James M. Murphy
State representative, Weymouth Democrat
Every eligible citizen has the right to vote and participate in the most basic aspect of democracy -- elections. As a state representative, I have run in nine elections. Our local election officials do a terrific job; yet, an outdated voter registration system can make it difficult for highly mobile voters to participate. Maintaining up-to-date voter registration is a challenge for military and young families, disabled seniors, and low-income voters. That’s why I have co-sponsored legislation for automatic voter registration, which would help ensure everyone can participate while also improving the accuracy and security of our voting system.
Automatic voter registration automatically registers people to vote or updates their registration information when they interact with a state agency, unless they decline. The information is electronically added to the voter rolls after being double-checked by our local officials. This would provide significant benefits for voters and officials alike, cutting down on paperwork and data entry while modernizing and improving the accuracy of voter rolls.
Ten states have passed automatic voter registration, all with strong bipartisan support. It has been a tremendous success. In Oregon, 230,000 new voters were registered in the first six months, nearly 100,000 voted in November, and 265,000 inaccurate addresses were corrected.
My legislation further improves the accuracy and security of our voting system by joining Massachusetts with 21 others in the Electronic Registration Information Center. The center matches voter data to determine whether someone has moved and is inappropriately still on the voter rolls, or is eligible to vote but has not yet registered. Eligible voters would be contacted and asked to register, and ineligible voters removed.
Massachusetts is the birthplace of American democracy and has historically led the country in civic participation and encouraging people to exercise their right to vote. As House chairman of the Joint Committee on Election Laws, I was proud to help lead major election laws reform in 2014, which included early voting, online voter registration, and pre-registration of younger voters. With automatic voter registration, we can build on that legacy by helping to make sure that nothing stands in the way of an eligible citizen casting a ballot in our elections.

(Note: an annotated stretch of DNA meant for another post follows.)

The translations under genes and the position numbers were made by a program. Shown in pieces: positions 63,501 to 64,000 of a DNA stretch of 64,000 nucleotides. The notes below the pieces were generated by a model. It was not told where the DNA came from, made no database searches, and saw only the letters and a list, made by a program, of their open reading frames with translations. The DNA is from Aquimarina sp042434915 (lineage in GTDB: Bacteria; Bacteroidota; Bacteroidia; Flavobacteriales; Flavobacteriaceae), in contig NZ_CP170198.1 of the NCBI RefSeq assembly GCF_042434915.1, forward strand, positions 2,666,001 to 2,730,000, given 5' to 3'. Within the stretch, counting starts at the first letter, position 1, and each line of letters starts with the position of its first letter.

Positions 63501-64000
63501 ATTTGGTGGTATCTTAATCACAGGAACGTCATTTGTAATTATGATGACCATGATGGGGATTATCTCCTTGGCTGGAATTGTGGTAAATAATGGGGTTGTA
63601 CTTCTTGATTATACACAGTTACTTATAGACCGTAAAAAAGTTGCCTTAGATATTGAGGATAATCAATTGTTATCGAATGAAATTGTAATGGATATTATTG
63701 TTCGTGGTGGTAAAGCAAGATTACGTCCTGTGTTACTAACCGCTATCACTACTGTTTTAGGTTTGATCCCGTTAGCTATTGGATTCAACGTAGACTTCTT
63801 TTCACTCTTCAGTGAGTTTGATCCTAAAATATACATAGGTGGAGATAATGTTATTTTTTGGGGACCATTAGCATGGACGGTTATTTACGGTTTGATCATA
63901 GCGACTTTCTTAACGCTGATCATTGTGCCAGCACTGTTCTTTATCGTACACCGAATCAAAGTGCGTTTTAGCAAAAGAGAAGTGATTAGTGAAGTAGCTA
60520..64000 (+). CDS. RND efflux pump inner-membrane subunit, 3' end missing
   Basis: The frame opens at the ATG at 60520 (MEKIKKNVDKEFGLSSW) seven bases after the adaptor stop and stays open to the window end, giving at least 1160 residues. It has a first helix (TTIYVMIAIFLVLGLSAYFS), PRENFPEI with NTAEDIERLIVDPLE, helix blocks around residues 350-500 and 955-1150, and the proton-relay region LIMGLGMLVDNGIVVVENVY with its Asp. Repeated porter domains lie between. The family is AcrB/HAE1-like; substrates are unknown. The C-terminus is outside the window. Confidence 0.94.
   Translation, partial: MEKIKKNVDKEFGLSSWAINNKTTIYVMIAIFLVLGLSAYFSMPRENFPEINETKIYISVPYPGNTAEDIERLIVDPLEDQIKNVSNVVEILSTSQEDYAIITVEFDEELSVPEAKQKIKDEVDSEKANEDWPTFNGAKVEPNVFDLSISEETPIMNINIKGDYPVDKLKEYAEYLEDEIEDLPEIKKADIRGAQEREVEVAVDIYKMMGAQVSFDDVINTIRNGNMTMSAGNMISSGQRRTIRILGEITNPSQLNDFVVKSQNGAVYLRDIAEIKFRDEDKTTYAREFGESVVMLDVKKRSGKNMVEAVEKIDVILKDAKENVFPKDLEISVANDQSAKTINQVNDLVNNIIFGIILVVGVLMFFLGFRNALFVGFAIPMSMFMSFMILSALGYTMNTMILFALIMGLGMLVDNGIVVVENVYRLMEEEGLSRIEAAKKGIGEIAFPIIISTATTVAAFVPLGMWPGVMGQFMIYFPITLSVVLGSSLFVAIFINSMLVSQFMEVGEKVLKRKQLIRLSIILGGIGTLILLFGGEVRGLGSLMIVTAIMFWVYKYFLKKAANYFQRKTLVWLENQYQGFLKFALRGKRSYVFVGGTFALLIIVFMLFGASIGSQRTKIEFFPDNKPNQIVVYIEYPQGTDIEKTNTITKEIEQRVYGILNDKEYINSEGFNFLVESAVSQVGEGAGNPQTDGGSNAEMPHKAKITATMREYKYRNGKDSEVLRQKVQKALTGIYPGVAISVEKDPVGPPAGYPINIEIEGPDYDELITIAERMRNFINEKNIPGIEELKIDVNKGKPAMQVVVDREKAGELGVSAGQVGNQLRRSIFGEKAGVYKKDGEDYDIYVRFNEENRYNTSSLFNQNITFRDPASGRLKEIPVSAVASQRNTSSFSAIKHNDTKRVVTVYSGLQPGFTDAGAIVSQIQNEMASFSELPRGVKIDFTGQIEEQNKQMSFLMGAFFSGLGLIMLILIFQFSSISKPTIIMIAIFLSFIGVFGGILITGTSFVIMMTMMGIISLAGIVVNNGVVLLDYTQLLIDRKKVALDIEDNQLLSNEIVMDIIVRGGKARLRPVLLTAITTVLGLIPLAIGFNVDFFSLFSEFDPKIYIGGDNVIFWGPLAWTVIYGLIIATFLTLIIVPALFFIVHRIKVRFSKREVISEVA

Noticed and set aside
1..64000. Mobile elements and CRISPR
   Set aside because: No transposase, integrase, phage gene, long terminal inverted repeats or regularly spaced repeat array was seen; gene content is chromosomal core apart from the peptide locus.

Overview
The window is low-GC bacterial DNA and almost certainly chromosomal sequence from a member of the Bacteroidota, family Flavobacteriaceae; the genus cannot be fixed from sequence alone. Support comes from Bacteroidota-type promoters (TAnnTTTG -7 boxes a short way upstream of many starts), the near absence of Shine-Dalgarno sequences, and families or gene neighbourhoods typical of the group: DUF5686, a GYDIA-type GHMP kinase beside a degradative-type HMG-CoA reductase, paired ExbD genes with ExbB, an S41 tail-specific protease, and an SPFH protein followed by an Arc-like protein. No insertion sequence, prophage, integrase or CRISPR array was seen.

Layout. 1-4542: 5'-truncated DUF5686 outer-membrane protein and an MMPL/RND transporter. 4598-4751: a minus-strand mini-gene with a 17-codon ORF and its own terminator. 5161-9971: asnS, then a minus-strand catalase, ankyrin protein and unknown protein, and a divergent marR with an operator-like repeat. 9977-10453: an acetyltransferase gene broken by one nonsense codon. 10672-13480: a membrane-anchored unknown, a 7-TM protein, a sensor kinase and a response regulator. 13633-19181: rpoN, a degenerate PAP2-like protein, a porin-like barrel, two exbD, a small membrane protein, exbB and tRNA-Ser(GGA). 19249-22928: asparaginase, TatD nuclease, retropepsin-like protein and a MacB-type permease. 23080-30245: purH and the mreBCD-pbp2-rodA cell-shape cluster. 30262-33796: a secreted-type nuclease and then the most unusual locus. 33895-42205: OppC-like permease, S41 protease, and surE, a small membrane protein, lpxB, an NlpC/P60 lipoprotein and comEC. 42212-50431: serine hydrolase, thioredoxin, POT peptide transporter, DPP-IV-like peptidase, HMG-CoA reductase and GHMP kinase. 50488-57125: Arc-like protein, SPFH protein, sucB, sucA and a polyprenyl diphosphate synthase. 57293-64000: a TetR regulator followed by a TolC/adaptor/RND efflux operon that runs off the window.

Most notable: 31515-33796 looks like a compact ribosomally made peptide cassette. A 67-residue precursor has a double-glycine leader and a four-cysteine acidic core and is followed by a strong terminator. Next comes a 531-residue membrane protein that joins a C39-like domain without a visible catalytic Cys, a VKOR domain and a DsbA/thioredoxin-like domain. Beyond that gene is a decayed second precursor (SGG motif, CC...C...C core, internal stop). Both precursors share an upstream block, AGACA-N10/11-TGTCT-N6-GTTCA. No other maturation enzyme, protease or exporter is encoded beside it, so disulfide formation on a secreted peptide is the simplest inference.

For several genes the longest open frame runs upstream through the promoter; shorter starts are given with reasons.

Walpole resident; member of the Republican State Committee; former executive director of the Massachusetts Republican Party
Is the voter registration process really so complicated that it affects participation, thus requiring a new, automatic enrollment system? No, it isn’t.
A Massachusetts resident can register to vote online, by mail, or in-person at certain state agencies and municipal offices. The voter registration application form asks for very basic information: your name, address (and previous address if applicable), date of birth, and driver’s license number or last four digits of your Social Security number. Voters must be registered 20 days prior to an election.
Election Day is a very predictable event in the United States for federal and most state elections, falling on the first Tuesday after the first Monday of every November in an even year. In case you don’t know this basic civics fact, you’re reminded with millions of dollars in advertisements, mailers, and phone calls. For context, residents now have about 450 days to register before the 2018 gubernatorial election and almost 1,200 days to register for the 2020 presidential election.
According to the Secretary of State’s office, more than 4.5 million Massachusetts residents were registered to vote in the November 2016 election, yet only 75 percent of those registered cast a ballot. That means well over 1 million registered voters did not participate. In state and local elections, the participation rate is even lower.
There is no compelling need to automatically enroll people to vote when so many of those already registered don’t participate. In addition, automatic enrollment would add a new cost burden on state and local government agencies.
As someone who has worked in politics and government, I get as frustrated as anyone with voter apathy. Voting is a constitutional right that many have sacrificed their lives to protect for us. But the truth is, sometimes people don’t care enough to cast a ballot, or even register, either because they don’t think their vote matters or a disappointment in the choices offered.
We should focus efforts on why people don’t vote, not why they don’t register. Provide a more civil discourse. Offer up respectable candidates. Make sure voters feel that their voices can make a difference. But automatic enrollment? No, thank you.
Last week’s argument: Do Democrats in the Massachusetts Legislature need to be more progressive?
Yes: 74 percent (26 votes)
No: 36 percent (9 votes)
As told to Globe correspondent John Laidler. He can be reached at firstname.lastname@example.org.